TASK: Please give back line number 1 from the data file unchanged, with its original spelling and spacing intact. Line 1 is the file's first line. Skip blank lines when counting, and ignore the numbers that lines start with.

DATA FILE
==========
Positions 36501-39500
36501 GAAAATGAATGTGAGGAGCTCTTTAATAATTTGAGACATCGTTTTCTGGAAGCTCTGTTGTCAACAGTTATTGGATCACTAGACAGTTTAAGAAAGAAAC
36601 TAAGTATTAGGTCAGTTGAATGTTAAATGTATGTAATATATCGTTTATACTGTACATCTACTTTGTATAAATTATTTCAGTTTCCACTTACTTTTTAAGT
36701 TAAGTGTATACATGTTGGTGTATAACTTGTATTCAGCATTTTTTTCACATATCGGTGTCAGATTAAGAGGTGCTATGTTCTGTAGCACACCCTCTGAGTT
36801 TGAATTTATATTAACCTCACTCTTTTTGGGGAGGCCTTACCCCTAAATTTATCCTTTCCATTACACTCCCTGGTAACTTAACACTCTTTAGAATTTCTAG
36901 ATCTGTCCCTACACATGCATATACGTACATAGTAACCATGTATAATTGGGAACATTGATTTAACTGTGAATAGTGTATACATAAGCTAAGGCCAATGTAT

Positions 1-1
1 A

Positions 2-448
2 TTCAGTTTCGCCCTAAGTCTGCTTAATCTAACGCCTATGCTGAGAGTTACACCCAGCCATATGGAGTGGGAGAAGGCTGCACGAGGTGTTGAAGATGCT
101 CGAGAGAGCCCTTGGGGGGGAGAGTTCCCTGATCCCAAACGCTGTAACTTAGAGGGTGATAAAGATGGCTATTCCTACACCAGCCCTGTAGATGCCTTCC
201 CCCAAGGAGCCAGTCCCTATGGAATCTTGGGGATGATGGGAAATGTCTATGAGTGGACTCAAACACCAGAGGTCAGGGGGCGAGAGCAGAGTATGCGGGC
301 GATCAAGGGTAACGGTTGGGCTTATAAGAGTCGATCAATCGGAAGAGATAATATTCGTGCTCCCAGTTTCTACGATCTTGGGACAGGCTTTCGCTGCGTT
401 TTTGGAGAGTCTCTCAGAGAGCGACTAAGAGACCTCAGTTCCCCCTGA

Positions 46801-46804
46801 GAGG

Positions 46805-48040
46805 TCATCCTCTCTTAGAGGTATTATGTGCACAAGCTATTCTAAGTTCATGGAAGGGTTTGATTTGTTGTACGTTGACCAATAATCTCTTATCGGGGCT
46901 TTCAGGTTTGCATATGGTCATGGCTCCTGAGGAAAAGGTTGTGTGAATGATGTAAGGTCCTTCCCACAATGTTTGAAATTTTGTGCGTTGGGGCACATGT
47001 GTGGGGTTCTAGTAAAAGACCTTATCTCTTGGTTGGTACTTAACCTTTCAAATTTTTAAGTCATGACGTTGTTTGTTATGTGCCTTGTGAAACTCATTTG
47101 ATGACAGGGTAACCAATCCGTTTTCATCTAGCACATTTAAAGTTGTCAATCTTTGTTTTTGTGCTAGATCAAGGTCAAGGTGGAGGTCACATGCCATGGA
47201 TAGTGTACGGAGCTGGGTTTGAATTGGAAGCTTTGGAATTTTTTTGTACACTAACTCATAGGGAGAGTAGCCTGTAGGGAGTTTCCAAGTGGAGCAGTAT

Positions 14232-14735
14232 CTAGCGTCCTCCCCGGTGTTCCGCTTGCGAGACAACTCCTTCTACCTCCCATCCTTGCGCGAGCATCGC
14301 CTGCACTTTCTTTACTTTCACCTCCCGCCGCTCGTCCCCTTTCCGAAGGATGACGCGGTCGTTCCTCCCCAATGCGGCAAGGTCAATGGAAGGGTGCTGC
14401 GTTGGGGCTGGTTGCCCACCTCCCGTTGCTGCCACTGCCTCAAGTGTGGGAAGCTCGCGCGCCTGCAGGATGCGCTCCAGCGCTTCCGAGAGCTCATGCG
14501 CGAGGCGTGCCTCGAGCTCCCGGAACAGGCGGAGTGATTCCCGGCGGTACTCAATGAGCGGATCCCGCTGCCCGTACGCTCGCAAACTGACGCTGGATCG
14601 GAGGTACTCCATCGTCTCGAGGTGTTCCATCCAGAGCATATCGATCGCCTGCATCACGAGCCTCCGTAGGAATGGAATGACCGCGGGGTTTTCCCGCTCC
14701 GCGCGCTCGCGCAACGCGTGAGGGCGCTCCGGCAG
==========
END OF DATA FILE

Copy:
Positions 36501-39500